How to Encourage Your Child To Pursue a Career

How to Cultivate Career Curiosity in Kids

Summary: Learn about the importance of starting career exploration at any early age and how parents can help encourage children to choose a career.

What did you dream of being when you were a child? An astronaut zooming through the galaxy or maybe a baseball player smashing a grand slam? These are the kinds of exciting experiences I often hear my seven-year-old son dream up when he talks about the future. However, as children grow up, these early career aspirations start to evolve. Our children become more self-aware, learning about their own strengths and interests. And with a little guidance from us and their teachers, they can begin to develop skills that will open a range of career possibilities, helping them choose a career that truly fulfills them.

While our abilities and a little luck can play a role in what opportunities become available, the truth is that much of our future is shaped by the choices we make. That’s why it’s important to have conversations about potential career paths with our children, even starting at a young age. Matt Swain, with the K12-powered online schools’ career and college prep program shared, “By introducing the importance of career exploration early on, parents can help their children develop their strengths, spark their interests, and discover career fields they may be interested in pursuing in a meaningful way.”

Career Curiosity and Discovery in Elementary School

Elementary school experiences, both inside and outside the classroom, play an important role in fostering curiosity and exploration of the world around them. These activities can help them discover industries and careers they find interesting. Here are a few ways to start these important conversations with your young child:

  • Visit a fire station, farm, zoo, aquarium, or art museum, or attend a live performance at a local theater.
  • Talk about the various professionals that you and your child encounter throughout the day, including teachers, doctors, dentists, construction workers, police officers, restaurant servers, or librarians.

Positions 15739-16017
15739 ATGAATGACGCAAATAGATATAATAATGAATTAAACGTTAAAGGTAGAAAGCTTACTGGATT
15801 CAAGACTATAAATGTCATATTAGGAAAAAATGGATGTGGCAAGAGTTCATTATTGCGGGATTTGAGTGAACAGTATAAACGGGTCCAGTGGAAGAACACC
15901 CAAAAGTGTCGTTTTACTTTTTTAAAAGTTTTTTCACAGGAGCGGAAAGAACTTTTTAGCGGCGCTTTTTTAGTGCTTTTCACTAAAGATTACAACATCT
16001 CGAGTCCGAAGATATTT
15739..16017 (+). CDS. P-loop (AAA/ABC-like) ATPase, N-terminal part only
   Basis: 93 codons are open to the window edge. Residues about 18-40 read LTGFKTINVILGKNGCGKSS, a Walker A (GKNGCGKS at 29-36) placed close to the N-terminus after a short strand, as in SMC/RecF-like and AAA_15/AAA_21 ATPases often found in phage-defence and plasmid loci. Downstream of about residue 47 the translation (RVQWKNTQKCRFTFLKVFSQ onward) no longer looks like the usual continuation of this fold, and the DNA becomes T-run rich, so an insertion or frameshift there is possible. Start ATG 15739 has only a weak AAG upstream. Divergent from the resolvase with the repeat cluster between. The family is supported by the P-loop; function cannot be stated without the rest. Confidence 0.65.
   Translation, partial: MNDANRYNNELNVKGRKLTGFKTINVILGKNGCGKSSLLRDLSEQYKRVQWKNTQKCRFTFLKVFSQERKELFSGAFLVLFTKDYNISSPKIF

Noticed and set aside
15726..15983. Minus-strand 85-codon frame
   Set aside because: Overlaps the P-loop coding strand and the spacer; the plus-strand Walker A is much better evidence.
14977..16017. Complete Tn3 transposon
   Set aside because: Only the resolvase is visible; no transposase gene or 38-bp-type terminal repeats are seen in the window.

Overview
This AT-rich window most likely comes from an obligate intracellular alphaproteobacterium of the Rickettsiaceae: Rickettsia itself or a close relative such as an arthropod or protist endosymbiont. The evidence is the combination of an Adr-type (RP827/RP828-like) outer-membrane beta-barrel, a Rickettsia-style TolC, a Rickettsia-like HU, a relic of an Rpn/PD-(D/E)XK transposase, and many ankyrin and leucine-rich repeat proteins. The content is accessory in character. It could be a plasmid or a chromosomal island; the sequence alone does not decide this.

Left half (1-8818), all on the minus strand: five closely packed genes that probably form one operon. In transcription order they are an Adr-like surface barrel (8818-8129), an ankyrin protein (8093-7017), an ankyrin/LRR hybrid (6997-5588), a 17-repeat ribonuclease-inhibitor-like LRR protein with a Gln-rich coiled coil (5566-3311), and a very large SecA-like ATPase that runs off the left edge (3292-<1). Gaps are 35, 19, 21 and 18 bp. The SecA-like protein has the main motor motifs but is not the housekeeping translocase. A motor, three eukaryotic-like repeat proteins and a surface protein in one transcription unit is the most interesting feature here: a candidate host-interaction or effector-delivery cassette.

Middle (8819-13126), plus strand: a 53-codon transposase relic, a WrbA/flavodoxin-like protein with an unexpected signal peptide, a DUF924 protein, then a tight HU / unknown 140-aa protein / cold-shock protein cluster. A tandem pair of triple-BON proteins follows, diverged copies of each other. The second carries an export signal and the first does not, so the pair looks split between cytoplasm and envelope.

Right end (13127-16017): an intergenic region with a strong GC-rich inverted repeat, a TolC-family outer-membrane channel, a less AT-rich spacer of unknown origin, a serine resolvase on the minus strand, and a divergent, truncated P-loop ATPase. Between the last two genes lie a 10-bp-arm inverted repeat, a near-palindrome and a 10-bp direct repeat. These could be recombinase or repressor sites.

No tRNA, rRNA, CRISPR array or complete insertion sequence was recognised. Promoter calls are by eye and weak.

• Attend a virtual field trip to learn about different jobs. Check out K12’s virtual library of on-demand field trips that share exciting experiences like visiting a toucan rescue ranch or exploring the daily adventures of a New Mexico beekeeper!

Career Investigation and Exploration in Middle School

During middle school, children develop by leaps and bounds, becoming more independent and self-aware. They begin to recognize their own abilities and develop interests in different skills and hobbies. Here is how you can use this time of growth to help your child start to decide on a career:

  • Encourage them to participate in extracurricular activities they may enjoy like science fairs, STEM camps, art competitions, sports, dance, theater, and volunteer opportunities.
  • Help them access career and strength assessments to identify career paths that align with their skills and personality traits. K12 offers a short quiz which creates a personality profile and suggests career options for students to explore.
  • Look into career investigation courses offered at your child’s school. Many online schools offer a broad array of career exploration electives that focus on industries such as business, healthcare, agriculture, and engineering.

Career Preparation in High School

In high school, it’s important for students to start seriously thinking about their future. Here are some ways to help your child refine their career aspirations and take important steps toward a successful path:

  • Determine what kind of college and career prep opportunities are available at your child’s school and encourage them to use those resources. K12-powered online schools, for instance, offer more than 30 career pathways that teach students specialized skills through relevant courses alongside their regular curriculum.
  • Encourage your child to get real-world experience through a part-time job, an internship, volunteering, or job-shadowing.
  • Explore dual enrollment opportunities at their school, which allows students to work toward certifications and college credit, helping them get a jumpstart on their future career.

Lastly, talk to them about your jobs and work experience. While your skills and interests may differ from theirs, your experiences can help guide them as they take important steps and begin preparing for their future.

To learn more about K12-powered online schools, go to

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